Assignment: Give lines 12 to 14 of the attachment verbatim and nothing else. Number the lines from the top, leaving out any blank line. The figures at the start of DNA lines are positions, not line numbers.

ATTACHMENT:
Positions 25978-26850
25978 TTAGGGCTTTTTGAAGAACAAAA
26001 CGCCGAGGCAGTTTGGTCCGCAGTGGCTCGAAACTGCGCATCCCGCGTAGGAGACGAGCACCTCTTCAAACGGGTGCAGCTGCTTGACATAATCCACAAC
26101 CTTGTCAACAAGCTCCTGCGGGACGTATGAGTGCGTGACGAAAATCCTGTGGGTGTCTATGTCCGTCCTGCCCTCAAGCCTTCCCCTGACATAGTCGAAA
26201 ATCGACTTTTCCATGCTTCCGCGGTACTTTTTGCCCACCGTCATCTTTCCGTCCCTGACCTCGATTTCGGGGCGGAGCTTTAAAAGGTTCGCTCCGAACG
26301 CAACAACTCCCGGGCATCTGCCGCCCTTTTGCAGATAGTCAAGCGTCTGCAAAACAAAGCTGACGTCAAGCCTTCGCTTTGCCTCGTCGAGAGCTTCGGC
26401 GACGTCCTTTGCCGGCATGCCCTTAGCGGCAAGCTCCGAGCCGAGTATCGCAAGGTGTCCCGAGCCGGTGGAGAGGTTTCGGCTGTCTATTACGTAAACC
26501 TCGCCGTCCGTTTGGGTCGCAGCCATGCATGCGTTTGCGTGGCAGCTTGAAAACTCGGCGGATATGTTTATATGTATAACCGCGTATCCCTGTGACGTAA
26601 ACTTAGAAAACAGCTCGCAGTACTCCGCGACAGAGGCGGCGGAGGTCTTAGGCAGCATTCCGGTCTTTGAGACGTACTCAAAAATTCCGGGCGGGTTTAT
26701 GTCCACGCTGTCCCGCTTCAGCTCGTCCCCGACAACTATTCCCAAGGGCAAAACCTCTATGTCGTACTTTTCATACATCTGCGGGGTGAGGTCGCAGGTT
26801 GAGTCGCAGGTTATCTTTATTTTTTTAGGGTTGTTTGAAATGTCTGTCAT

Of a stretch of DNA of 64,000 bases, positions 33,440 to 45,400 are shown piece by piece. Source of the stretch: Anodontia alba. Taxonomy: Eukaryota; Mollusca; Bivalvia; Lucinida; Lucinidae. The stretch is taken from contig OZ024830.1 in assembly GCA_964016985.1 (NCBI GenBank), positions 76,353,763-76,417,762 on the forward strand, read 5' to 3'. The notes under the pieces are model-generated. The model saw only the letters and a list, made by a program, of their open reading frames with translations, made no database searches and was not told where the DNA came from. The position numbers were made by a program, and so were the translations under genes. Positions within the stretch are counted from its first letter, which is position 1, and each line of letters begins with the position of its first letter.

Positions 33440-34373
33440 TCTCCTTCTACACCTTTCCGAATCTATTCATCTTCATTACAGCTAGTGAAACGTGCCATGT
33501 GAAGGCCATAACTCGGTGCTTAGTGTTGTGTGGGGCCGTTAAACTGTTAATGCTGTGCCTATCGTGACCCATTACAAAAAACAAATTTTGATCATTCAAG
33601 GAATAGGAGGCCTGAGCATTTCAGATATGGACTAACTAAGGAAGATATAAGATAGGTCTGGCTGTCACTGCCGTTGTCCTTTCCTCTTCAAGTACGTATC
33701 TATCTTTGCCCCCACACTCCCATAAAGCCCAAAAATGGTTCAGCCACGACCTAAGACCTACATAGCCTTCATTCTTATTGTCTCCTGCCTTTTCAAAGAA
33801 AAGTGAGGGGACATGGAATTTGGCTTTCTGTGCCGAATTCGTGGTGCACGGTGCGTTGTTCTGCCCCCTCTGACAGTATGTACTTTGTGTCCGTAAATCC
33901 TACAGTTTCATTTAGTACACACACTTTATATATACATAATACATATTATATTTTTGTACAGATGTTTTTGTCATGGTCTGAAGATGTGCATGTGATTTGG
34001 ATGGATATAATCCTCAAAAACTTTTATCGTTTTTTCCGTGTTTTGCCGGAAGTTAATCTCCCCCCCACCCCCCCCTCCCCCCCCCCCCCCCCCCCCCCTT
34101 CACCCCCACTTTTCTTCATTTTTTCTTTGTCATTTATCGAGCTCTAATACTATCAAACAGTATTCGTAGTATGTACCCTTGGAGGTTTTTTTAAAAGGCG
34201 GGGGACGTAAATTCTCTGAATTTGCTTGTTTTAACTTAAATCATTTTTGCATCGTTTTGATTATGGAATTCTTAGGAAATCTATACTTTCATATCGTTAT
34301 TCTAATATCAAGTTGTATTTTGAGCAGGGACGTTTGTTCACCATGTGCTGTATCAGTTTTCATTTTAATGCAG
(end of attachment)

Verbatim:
Of a stretch of DNA of 64,000 bases, positions 33,440 to 45,400 are shown piece by piece. Source of the stretch: Anodontia alba. Taxonomy: Eukaryota; Mollusca; Bivalvia; Lucinida; Lucinidae. The stretch is taken from contig OZ024830.1 in assembly GCA_964016985.1 (NCBI GenBank), positions 76,353,763-76,417,762 on the forward strand, read 5' to 3'. The notes under the pieces are model-generated. The model saw only the letters and a list, made by a program, of their open reading frames with translations, made no database searches and was not told where the DNA came from. The position numbers were made by a program, and so were the translations under genes. Positions within the stretch are counted from its first letter, which is position 1, and each line of letters begins with the position of its first letter.

Positions 33440-34373
33440 TCTCCTTCTACACCTTTCCGAATCTATTCATCTTCATTACAGCTAGTGAAACGTGCCATGT